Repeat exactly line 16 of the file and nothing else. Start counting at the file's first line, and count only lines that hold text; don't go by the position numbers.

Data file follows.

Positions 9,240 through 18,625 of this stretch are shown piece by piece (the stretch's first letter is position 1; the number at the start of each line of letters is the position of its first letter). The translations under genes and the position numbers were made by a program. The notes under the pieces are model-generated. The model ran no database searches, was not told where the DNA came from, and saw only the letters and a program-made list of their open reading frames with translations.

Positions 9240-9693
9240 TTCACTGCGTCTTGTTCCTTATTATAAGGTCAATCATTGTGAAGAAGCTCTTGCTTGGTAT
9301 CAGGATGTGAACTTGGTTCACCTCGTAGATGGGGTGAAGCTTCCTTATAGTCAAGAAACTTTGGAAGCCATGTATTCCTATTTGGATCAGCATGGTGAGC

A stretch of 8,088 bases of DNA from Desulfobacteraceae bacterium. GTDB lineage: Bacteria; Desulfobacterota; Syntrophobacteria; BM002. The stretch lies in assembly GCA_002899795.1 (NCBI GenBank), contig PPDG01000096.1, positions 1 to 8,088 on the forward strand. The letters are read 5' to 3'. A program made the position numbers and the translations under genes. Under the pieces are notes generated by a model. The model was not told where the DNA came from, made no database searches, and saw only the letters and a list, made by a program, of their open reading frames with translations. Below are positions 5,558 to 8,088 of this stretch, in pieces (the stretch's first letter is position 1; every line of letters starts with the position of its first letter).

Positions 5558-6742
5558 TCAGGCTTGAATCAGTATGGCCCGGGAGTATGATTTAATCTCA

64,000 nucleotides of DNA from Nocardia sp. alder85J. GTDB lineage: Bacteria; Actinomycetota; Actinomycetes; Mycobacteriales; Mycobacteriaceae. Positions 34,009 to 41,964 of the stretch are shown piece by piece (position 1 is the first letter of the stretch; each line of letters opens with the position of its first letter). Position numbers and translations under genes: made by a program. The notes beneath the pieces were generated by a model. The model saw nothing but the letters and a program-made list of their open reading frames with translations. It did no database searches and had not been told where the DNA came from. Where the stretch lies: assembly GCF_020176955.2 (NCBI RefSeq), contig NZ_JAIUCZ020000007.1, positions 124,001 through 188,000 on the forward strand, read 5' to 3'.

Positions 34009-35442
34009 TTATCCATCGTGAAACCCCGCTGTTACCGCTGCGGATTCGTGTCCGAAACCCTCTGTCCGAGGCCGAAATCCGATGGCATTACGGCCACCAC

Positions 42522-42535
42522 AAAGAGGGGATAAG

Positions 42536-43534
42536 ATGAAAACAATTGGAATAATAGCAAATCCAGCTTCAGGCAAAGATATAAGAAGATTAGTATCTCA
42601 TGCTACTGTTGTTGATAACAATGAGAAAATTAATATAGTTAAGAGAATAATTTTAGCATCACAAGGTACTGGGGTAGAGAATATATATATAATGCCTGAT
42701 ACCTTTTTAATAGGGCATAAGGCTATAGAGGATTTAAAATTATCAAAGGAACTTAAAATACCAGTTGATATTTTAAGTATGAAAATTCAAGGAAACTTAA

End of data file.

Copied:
42701 ACCTTTTTAATAGGGCATAAGGCTATAGAGGATTTAAAATTATCAAAGGAACTTAAAATACCAGTTGATATTTTAAGTATGAAAATTCAAGGAAACTTAA